Relations between the Federal and State Courts

By Mitchell Wendell | Go to book overview

CHAPTER II
BUILDING RESPECT FOR THE FEDERAL COURTS

IN 1789 our federal system was new and untried; there was little assurance that it would prove to be a workable plan of government. Despite the attempts of Hamilton and Madison to discover historic and contemporary examples of federally organized countries,1 the plain fact was that the Constitution outlined a system of national-local relationship quite different from anything then known in governmental experience. Would it be possible to keep the states and the national government in balance so that they could operate together with a minimum of friction? That was the all important question.

The ability of the states to maintain their virility and power, although it has become a question of some seriousness today, was not then open to genuine doubt. Even in 1789 the original thirteen states had long histories behind them. They had existed as colonies for a century and a half or more and as virtually independent states since the Revolution. The people were already accustomed to think of Massachusetts, New York or Virginia as the governments to which they owed allegiance; state patriotism and obedience to state laws were an established fact. It might be challenged, as indeed it was in Shays' Rebellion, but the legal power of a state to put down insurrection was undoubted. The strength of the Federal Government on the other hand was not so obvious. It had been granted a number of powers not possessed by the preceding Confederation, but the ability of the national government to bring these powers into practical operation was: still to be demonstrated. The Constitution had been adopted by a narrow margin and only after the bitterest of struggles. The numerous opponents of a strong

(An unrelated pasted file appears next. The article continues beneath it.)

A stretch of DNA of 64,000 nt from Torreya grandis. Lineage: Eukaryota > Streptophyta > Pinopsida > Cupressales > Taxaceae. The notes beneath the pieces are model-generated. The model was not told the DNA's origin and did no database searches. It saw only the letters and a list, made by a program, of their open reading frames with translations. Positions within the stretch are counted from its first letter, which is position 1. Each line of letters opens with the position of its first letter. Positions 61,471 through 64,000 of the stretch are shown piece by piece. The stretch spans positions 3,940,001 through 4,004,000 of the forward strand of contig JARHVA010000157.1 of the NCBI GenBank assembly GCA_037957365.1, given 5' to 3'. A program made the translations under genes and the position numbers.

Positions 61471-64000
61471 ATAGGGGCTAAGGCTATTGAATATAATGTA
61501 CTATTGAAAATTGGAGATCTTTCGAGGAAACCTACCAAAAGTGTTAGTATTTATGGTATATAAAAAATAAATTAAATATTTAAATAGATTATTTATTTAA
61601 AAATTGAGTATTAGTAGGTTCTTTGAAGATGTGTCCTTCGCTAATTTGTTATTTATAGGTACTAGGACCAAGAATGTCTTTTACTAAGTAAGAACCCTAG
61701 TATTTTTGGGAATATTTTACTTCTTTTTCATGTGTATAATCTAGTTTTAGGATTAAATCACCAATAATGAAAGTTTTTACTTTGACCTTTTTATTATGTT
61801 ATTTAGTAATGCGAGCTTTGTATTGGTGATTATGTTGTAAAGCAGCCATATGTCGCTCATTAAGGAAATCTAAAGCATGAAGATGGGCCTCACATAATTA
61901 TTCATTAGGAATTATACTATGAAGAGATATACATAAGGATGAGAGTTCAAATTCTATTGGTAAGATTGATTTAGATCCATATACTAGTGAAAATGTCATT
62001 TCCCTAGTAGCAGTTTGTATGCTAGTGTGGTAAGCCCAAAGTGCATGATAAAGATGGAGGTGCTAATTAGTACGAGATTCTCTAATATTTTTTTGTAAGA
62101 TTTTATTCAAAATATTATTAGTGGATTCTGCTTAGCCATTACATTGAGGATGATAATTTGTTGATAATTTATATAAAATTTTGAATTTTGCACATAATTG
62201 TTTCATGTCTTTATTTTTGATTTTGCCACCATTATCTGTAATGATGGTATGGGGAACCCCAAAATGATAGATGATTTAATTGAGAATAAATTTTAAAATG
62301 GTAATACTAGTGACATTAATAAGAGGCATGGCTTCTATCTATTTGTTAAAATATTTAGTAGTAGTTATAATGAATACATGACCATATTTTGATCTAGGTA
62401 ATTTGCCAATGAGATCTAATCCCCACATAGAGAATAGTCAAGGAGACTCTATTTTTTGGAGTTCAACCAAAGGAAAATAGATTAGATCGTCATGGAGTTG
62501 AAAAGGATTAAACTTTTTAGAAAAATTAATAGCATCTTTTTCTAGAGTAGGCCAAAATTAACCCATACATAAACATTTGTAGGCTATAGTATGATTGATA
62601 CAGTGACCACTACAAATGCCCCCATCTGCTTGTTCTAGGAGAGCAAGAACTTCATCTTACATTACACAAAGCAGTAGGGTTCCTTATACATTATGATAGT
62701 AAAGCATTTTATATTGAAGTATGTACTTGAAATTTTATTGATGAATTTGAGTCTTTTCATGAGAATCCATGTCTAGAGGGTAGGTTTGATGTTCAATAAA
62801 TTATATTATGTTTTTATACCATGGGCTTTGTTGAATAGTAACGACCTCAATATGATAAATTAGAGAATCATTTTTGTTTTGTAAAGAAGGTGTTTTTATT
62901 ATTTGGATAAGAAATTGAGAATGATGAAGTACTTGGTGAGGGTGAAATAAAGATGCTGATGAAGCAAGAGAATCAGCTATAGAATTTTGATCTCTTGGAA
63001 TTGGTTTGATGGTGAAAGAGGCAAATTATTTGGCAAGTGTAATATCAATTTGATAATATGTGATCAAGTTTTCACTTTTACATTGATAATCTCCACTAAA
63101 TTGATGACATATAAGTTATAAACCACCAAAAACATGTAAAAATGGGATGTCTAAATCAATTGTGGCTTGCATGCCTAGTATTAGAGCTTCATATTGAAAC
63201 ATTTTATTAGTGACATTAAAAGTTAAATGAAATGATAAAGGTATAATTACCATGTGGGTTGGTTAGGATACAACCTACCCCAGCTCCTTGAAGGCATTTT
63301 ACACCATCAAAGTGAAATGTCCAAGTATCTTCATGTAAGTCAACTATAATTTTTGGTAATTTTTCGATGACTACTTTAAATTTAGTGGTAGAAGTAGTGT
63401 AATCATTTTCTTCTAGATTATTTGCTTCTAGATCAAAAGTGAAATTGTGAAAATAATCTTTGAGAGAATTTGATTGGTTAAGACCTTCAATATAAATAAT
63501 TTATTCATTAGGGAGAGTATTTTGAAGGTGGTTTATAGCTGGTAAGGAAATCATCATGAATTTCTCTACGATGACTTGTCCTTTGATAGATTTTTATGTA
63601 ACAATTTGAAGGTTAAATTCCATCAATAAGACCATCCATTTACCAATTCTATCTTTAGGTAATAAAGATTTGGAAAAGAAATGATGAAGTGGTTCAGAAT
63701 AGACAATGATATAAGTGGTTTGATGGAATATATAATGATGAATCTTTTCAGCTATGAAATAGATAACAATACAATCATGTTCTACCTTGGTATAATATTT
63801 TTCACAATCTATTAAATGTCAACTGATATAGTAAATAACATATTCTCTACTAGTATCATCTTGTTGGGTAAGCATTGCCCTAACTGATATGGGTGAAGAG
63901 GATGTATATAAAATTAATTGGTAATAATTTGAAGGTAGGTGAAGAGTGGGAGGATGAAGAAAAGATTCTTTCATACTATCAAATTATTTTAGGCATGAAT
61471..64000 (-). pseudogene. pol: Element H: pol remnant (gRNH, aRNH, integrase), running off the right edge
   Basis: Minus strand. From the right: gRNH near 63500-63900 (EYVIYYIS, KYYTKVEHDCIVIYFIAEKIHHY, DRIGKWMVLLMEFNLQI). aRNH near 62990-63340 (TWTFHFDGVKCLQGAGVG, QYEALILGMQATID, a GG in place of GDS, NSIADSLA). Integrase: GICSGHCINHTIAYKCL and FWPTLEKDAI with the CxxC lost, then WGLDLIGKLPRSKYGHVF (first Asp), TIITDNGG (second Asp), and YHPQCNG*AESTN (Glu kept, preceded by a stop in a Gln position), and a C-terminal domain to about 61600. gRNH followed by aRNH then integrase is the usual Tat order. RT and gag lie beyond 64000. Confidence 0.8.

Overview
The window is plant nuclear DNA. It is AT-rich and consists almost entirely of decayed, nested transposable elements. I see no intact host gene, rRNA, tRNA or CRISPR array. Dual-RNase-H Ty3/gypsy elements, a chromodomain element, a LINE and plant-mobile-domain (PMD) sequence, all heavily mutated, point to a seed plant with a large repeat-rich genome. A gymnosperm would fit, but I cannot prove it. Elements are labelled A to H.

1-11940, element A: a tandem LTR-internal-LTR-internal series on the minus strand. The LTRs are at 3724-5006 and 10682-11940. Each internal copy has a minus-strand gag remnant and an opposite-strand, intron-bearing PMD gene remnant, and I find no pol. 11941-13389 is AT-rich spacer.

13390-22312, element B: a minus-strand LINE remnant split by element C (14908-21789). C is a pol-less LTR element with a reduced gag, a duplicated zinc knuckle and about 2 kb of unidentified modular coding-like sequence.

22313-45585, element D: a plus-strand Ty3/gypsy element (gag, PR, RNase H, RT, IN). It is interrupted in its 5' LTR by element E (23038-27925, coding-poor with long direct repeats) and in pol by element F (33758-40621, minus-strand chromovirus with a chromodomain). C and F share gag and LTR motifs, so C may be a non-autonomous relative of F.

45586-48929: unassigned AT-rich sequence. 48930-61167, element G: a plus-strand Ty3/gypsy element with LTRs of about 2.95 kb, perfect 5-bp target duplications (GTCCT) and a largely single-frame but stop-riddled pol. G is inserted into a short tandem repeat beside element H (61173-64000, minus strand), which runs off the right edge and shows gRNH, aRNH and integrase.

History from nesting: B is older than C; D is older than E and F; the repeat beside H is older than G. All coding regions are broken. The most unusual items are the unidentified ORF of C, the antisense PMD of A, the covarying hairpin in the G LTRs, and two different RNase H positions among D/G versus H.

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1
See Hamilton and Madison, The Federalist, Nos. 18, 19, 20.

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